I have witnessed in my barn tours a way

for students to be emotionally connected

to an activity without being foolishly

emotional. We expect the sciences to

teach a cool detachment in front of the

he guide in paris

left the message to

meet at the statue

of Charlemagne

by Notre Dame

Cathedral. No

matter what grand

city, it is easy to

find on horseback

a marble king or

a bronze general to mark the place of

rendezvous. We had earlier been in Nor-

mandy’s medieval city of Rouen to visit

St. Lawrence students, a city known by

a fixed Napoleon on a rearing horse. In

London, where other St. Lawrence stu-

dents attend class and theater, the Duke

of Wellington rides again after Waterloo

in three-dimensional stillness. Closer to

campus, a day trip made by students and

faculty to the capital city of Ottawa usu-

ally begins the tour at the War Memorial,

a vivid freeze frame of 1915 that captures

a scrum of exhausted combat soldiers,

one of whom rides a draft horse, an eye-

riveting large animal with brute shoulders

pulling a big gun on a muddy road.

When we come back to Canton,

however, there remains a subtle sense of

a living past. The North Country is still

frisky as horse country. The “rush hour”

on Main Street signals the familiar whir of

passing cars (and pick-up trucks), but then

there is the occasional clip-clop cadence

as old as the rhythms of a Roman road.

At home, I hear daily the Amish buggies

on market errands. It makes me think of

the pictures kept in our archives of college

professors on horseback and the children

of the farms who brought their trunks to

campus by horse cart.

St. Lawrence’s widespread reputation

reaches many admirers of our accom-

plished liberal arts alumni in every field

of work and service. We have numerous

reasons for the world to know

St. Lawrence. And yet, we should also be

known as a place that cares about horses.

This is not a personal appeal to nostalgia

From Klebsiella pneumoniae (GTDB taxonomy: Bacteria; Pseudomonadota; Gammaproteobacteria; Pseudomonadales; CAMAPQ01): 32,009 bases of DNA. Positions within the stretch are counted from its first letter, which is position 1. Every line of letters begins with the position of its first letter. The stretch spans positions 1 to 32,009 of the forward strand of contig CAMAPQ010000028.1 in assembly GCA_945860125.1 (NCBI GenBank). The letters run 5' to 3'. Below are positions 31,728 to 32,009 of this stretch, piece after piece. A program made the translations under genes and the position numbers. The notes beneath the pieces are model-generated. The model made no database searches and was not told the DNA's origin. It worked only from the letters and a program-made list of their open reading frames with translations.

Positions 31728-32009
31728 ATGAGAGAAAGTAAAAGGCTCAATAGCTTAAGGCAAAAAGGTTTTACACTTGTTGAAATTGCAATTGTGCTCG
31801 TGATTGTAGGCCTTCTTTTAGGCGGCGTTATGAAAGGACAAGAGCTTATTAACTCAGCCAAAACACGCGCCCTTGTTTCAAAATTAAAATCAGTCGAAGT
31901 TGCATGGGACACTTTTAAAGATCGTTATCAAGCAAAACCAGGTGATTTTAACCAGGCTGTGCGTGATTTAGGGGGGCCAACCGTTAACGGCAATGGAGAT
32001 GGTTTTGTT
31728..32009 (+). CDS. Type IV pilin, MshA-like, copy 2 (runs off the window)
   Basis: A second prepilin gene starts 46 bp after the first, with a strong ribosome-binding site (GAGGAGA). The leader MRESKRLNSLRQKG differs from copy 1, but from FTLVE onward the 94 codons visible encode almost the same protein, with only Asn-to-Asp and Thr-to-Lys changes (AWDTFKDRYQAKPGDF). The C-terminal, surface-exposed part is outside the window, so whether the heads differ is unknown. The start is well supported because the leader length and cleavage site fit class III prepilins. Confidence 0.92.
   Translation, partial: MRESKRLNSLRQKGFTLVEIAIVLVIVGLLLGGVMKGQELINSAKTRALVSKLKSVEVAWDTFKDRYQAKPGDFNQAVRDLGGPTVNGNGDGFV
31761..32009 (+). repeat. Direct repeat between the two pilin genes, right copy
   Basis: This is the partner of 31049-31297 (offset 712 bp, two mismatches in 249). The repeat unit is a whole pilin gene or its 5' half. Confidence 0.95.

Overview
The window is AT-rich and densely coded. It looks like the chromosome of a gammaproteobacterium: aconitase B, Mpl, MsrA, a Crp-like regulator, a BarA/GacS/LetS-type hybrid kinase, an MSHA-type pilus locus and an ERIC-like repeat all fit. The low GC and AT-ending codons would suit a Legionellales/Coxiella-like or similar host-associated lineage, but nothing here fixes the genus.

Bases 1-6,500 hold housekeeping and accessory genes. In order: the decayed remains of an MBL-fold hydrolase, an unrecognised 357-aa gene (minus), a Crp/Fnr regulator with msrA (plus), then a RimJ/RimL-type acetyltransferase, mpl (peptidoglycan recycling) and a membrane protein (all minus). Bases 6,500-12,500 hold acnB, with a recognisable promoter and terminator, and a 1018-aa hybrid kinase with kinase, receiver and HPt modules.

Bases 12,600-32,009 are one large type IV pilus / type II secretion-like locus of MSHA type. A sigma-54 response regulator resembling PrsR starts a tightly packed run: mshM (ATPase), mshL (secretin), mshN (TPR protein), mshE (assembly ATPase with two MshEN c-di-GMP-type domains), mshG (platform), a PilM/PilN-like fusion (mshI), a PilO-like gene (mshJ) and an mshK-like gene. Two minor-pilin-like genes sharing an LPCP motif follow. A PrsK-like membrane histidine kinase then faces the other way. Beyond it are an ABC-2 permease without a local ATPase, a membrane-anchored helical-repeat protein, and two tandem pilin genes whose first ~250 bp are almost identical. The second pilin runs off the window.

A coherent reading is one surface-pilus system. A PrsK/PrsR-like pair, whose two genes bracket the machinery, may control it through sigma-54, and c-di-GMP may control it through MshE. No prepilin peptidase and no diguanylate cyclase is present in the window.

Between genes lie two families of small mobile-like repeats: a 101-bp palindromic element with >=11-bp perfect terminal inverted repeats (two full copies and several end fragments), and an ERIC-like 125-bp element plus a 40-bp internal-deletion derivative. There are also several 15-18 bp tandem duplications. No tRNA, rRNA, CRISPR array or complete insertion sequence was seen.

or “back-to-the-land restorationism”

inspired by a historian’s active imagina-

tion. Yes, I know that if Napoleon had

installed a reliable supply chain of fodder,

he might have reached Moscow sooner

than the first snowfall.

The fact is I never learned to ride,

though my mother, wife and daughter

can be found in family albums sitting a

horse confidently. I grew up in a city with

more than two dozen equestrian statues,

but now I live in a setting with more than

two dozen active equestrians (almost all

women) who manage a liberal arts educa-

tion accompanied by an equal number of

school horses owned by St. Lawrence.

My appreciation for St. Lawrence as an

appropriate home for horses is not drawn

materially from the great good our rid-

AWord From thePresident


Been Around the Barn

facts as presented; we also expect that

literary texts will cause human feelings

to stir in class, but without losing the

capacity to analyze what things mean

or matter. I marvel at the mature

emotional intelligence being developed

around the horses by an experience for

students that shows the grace of trust

and the gift of being trusted.

Years ago, I spent a day with a

St. Lawrence alumnus at his workplace

on a Hudson Valley farm. A world-re-

nowned breeder and trainer of Arabian

horses, he took me into a round barn,

told me to stand quietly against the

wall as he worked the paces and turns

of a young horse. It was a truly sublime

and beautiful moment to see this man

and magnificent horse communicate

so effectively in a language that ap-

proached something mystical.

It takes tremendous athletic balance

and intellectual poise to ride a horse, a

creature that is both extremely power-

ful and remarkably gentle. While I

couldn’t achieve that myself in exactly

the same way, I can take its example

and use it to explain a college’s purpose,

in making clear how we want all our

students to turn out, bringing gentle-

ness out of power, equilibrium out

of speed. Socrates once had a student

who wrote knowingly about horses. He

maintained that in looking at a horse,

the key is to pay attention to the feet.

And in the liberal arts, too, the show is

never the same as knowing the source.


I have witnessed

in my barn tours

a way for students to be

emotionally connected

to an activity

without being

foolishly emotional.